The sun-soaked second-floor room overlooks the crowds of students hustling to class on the street below. From above, acting as a peaceful watchtower, the newly completed Gewirz Center of Hillel at The George Washington University is a Jewish oasis for students.
“This is a community center infused with Jewish values,” said Adena Kirstein, executive director of GW Hillel.
After its grand opening on Sept. 30, the 21,000-square-foot facility is to welcome the university’s 3,000 Jewish students. With three stories filled with natural light and a soon-to-open kosher restaurant on the lower level, Hillel offers room to study, learn and hang out.
The $13.5 million building was designed by Powers Brown Architecture. It replaces Hillel’s Gewirz Center, which was built 1986 and torn down in 2019.
Donor Carl Gewirz, for whose family the building is named, said at the time that the old building “was just worn out.” It took six years from concept until construction of the new building began, Gewirz said, adding, “I’m looking forward to the freshness, the ambiance [and] the amenities,” he told WJW.
Gewirz didn’t live to see the new Gewirz Center open to the Jewish community; he died in May 2020. The Gewirz family is still connected to Hillel, Kirstein said.
Other donors are Mark Lerner, owner of the Nationals, and Louis Mayberg, a member of the ownership group of Mid-Atlantic Media, publisher of Washington Jewish Week.
GW Hillel occupies the lower level, floors one and two and the top level. The third and fourth floors are occupied by GW’s Honey W. Nashman Center for Civic Engagement and Public Service.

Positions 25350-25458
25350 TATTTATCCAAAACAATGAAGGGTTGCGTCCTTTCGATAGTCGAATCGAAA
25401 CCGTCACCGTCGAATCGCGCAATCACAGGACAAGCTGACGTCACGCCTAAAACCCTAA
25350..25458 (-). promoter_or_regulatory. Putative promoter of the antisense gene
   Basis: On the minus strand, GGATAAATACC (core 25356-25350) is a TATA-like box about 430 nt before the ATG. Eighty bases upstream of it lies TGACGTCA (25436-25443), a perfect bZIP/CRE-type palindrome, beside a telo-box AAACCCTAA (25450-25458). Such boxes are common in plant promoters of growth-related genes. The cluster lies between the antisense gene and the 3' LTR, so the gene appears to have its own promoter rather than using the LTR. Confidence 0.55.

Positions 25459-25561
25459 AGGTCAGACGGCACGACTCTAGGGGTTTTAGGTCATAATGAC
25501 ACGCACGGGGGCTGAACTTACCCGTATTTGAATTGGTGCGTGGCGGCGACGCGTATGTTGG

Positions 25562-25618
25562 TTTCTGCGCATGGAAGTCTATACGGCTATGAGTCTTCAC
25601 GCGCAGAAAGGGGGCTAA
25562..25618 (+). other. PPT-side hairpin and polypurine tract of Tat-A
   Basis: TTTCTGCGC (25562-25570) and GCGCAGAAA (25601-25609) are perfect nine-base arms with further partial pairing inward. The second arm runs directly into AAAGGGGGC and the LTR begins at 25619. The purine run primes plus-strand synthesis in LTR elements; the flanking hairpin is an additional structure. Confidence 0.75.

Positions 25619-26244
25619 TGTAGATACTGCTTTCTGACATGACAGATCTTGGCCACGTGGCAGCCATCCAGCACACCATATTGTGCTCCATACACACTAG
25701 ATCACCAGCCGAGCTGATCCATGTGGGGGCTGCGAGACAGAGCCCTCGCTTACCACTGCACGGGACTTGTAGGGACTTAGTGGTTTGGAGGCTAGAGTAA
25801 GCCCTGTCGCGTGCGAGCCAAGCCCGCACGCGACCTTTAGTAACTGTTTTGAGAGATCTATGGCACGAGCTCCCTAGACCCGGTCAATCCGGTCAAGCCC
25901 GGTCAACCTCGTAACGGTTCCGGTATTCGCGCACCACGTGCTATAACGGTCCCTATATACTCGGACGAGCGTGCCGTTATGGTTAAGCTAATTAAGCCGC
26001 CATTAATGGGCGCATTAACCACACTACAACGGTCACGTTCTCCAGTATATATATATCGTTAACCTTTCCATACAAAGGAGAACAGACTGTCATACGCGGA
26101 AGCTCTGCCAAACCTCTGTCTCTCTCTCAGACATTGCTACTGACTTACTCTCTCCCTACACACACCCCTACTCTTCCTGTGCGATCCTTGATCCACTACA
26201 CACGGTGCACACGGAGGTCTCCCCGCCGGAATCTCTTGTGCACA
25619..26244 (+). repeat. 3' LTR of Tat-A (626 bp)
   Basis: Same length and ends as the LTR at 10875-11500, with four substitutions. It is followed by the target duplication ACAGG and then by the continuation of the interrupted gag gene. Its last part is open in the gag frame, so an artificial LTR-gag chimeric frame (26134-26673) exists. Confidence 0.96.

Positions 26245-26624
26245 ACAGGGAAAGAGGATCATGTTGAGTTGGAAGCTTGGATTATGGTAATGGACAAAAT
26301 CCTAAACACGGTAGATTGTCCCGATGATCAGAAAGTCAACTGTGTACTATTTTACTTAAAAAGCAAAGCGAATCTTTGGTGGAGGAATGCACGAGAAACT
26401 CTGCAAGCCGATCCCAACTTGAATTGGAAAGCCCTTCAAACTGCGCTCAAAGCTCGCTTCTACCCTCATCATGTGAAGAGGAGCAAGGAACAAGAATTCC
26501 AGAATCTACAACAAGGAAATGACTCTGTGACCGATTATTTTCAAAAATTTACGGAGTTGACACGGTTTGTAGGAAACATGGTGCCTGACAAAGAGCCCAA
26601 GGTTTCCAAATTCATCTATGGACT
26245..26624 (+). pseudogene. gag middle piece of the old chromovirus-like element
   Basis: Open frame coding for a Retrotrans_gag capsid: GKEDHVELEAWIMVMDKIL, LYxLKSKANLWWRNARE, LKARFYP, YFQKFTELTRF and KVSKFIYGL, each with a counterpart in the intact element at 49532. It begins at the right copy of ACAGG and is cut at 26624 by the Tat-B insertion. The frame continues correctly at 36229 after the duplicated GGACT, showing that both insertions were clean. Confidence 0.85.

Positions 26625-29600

The building boasts several workspaces, outdoor patios and an unbeatable view of the city. “The light and the openness [are] a reflection of how we want to interact with the city,” Kirstein said, adding that students flock to the George Washington University for its access to the country’s capital. GW Hillel needs to connect the students with the area as well.
“The building really tells that story — you can’t ignore that you’re in the middle of Washington, D.C.,” she said. “This is not a place to hide; it’s a place to think critically about community and how you interact with the world and how you take your Jewish values out into the world.”
Kirstein said one reason for the open layout is to emphasize that Jewish values need not start and stop at the GW Hillel doors.
GW Hillel is meant for students of all backgrounds, she said. “It should be a space that feels warm and wonderful for everyone,” she said. “More than anything, [GW Hillel] is a sense of belonging, it’s a sense of being seen, it’s like you can’t fall through the cracks. If students have that sense, they can do anything.”
And not just students. Kirstein said the Gewirz Center was conceived as a home for the entire Jewish community.
“When we dreamed of our new home, we hoped it would also be a space utilized and enjoyed by more than just our students. Each room has flexibility to host community events and celebrations, and we look forward to opening our kosher cafe to one and all, creating a vibrant new dining option in the heart of downtown D.C.”
Some of that space will be available to rent, including the two dining rooms, the Lerner Family Hall and the top-floor “penthouse” which, Kirstein added, has an excellent view of the Fourth of July fireworks.
The kosher restaurant will be open six days a week for students and the public. “We really hope it will be a bridge-builder for students, too,” Kirstein continued, “so that their non-Jewish friends would be just as happy to come eat here as a Jewish [friend] would.”
Kirstein said for her, the best part of the new building was seeing students proudly show off the new space during parents’ weekend recently. “It’s like this sense of ownership is being turned over to them,” she said. “To see them take pride … it’s so important.”
Kirstein said she and the GW Hillel staff are looking forward to helping students find their Jewish identity in and outside of the building. “That’s all we’re trying to achieve at Hillel — to think critically about how your Jewish values can do good.”
She emphasized that a sense of belonging is especially important for college students who are constantly navigating new territory in their lives. “There’s a power in saying ‘That is where I know I can belong. That is where I know I can be seen and welcomed.’”